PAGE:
Close examination reveals that there are
essentially four levels in
Adorno's critique. First, at the literal level, Adorno discusses Stravinsky
and Schoenberg and their works in themselves. Second, at the symbolic
level, he uses these composers' works as consummate examples of kitsch

and avant-garde art in Germany from the rise of Expressionism to the


end of World-War Two. Third, at the metaphorical level, he uses the

works of Stravinsky to analyse the socio-cultural dynamics of German


fascism and the works of Schoenberg to present his own Utopian ideas
and beliefs. Fourth, at the theoretical, or 'purely insightful' level, he
extracts insights gained from studying state capitalist culture from the

207
Ibid., p. 13.
period surrounding and including the two world-wars to apply to post-
W.W.II monopoly capitalist culture.
Psychological, sociological and aesthetic ideas perceived by Hegel,
Benjamin, Schoenberg, Freud and Lukacs are consistently addressed or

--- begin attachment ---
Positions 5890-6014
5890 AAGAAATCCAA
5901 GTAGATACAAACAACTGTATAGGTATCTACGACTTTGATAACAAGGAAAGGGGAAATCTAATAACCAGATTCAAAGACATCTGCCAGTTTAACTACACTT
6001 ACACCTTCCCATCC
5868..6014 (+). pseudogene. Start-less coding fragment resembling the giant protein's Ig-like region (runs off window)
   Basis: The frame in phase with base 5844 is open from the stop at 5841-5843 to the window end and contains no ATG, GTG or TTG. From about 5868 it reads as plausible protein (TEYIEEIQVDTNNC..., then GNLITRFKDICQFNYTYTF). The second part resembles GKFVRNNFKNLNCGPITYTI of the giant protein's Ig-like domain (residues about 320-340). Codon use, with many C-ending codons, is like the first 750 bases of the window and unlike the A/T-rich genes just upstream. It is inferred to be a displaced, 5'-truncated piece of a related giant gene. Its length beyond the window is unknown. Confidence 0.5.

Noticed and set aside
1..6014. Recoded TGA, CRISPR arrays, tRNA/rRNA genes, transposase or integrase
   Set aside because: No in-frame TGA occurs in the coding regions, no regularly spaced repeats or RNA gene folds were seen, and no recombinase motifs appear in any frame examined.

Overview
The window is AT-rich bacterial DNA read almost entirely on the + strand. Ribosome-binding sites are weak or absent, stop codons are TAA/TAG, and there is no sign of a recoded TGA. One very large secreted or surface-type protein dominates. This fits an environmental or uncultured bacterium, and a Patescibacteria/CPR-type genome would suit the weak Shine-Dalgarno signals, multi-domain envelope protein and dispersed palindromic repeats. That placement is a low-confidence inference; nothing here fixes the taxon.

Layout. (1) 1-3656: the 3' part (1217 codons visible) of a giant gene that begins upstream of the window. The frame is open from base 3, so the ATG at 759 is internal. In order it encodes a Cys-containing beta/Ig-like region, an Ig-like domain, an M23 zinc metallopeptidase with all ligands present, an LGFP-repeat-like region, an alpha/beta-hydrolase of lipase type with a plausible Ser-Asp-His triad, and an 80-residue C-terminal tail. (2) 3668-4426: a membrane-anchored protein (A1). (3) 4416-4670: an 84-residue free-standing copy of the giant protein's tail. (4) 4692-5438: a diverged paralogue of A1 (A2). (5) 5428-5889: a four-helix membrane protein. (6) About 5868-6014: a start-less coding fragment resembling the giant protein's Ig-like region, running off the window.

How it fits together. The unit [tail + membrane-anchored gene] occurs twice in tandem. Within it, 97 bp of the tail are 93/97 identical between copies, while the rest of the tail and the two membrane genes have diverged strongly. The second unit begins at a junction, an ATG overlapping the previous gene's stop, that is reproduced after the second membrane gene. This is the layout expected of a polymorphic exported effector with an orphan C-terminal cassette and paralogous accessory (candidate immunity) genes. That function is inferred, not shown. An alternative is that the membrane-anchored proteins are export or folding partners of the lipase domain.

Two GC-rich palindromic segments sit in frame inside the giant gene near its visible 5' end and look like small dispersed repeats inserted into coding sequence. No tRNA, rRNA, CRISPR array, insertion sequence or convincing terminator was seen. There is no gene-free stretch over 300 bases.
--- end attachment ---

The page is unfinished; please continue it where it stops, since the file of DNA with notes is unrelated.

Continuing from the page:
alluded to in the Philosophy of Modern Music. They are meant to serve as a

means of a
prophetic analysis of (late) capitalist culture. Adorno's own

personal tendencies, his Jewishness and his Mandarin background, also


influence the content of the Philosophy of Modern Music. Subsequent
chapters will show, however, how Adorno's personal concerns as a Jew,
prior to, during and after the Holocaust, emerge, perhaps even

unintentionally, as the central issue in the Philosophy ofModern Music.


116

CHAPTER FOUR

STRAVINSKY AND RESTORATION

Introduction

In the opening paragraph of the section entitled, "Schoenberg


andProgress," Adorno presents his main theme:

The changes that have occurred in music during the last thirty
years, have scarcely been seen, until now, in their whole

consequences. It isn't a matter of the often declared crisis; that of a


chaotic state of fermentation, whose end could be foreseen and

which would advance order after disorder.208

This highly concentrated opening is laden with subtle meaning. It is


necessary to decipher Adorno's opening to grasp his intentions. The
"changes encountered in music during the last thirty years" (ca. 1910s -

1940s) is Adorno's focus. His intention is to trace modern music in

Europe roughly from the age of Expressionism to the World-War Two


period. The phrase, "It isn't a mattter of the often declared crisis" suggests
that Adorno intends to examine those socio-cultural, and historical

factors that contributed to the cultural crisis.

The phrase ending with 'advance order after disorder' is two-fold.


First, it deals with mainstream conservative culture over marginalised

208